That said, the 1500X makes out quite a bit better, beating the locked 7500 by a slim margin.

The DX11 Hitman results are quite competitive for the 1600X and 1500X which is great as the 1800X doesn’t fare that well against the 7700K or 6900K, at least when looking at the average frame rate, though I should note the minimum result is good. Moving on, the 1600X roughly matched the 7600K while the 1500X was a good bit faster than the 7500 — a great result for the 1500X here.

The plan was to include Mafia III to showcase how well Ryzen can perform in some games. Previously this was a title where the Ryzen 7 processors did well, even beating the 7700K under certain conditions. However, this retest shows the 1800X quite a long way behind the 7700K.

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Something has changed with this title. The 1800X has taken a big hit, particularly to the minimum frame rate and the same is also true for the 6900K. Conversely, the 7700K has gained a few extra frames, so it seems some optimization might have been done to make this title less demanding on the CPU. This could also be down to improvements made by the Nvidia display driver.

I believe the game was patched last week but there was no mention of any performance changes. The Nvidia driver has also been heavily updated since they previous testing was conducted but the improvements mostly focused on DX12 performance.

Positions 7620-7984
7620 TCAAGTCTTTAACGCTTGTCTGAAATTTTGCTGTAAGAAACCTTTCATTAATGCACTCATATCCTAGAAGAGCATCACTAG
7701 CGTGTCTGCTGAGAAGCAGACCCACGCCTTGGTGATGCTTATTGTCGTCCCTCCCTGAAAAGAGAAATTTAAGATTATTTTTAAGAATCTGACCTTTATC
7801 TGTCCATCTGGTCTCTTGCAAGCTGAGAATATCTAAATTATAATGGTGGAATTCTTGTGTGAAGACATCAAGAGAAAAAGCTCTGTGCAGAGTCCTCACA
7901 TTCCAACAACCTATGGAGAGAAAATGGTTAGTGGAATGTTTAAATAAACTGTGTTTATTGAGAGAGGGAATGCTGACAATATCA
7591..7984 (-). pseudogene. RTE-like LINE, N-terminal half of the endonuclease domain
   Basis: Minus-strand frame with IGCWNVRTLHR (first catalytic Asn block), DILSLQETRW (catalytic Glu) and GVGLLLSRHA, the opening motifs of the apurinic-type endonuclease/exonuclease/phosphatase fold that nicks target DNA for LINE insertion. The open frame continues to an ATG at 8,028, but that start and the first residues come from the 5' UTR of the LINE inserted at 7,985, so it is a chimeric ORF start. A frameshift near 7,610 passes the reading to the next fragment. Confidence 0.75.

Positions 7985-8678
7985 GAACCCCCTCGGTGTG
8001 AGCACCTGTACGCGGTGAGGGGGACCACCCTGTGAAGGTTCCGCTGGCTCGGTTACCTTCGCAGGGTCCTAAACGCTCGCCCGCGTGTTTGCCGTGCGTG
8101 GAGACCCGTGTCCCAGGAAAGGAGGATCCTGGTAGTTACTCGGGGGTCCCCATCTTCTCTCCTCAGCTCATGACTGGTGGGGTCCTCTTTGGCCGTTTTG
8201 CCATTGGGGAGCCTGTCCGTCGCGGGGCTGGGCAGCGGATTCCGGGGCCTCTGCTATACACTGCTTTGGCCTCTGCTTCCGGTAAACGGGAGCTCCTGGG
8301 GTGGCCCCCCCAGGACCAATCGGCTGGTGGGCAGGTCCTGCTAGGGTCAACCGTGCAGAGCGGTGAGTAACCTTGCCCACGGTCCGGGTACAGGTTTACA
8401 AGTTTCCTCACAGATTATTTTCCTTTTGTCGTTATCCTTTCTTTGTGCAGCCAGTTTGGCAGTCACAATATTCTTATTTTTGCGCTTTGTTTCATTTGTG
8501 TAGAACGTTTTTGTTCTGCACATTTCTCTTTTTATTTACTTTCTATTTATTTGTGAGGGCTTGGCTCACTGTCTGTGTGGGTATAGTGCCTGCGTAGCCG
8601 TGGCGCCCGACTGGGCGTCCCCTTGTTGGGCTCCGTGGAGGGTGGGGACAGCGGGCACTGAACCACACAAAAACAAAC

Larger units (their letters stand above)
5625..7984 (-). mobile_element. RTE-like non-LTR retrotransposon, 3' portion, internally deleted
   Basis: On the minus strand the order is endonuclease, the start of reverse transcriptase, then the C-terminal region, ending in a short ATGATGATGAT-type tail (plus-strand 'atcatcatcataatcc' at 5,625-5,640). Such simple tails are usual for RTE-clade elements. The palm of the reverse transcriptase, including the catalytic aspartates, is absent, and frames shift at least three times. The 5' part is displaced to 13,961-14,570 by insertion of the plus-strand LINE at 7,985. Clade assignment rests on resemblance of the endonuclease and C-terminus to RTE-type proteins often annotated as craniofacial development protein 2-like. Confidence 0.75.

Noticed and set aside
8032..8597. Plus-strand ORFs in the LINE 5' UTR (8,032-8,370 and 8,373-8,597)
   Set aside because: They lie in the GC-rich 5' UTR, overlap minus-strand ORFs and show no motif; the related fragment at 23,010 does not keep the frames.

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I expected the 1600X to easily beat the 7600K here and the 1500X demolish the 7500. Instead, performance is competitive among these processors and again something has changed here.

Moving to Ashes of the Singularity we see that the 1800X is able to close in on the 7700K for the normal batch test, that said it does slip away in the heavy batch test.

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The new Ryzen 5 models look rather competitive when comparing the 1600X to the 7600K and the 1500X against the 7500. The latter chips are separated by almost 10% in the normal batch test — yet another strong result for AMD’s affordable quad-core CPU.

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Steven Walton is a writer at TechSpot. TechSpot is a computer technology publication serving PC enthusiasts, gamers and IT pros since 1998.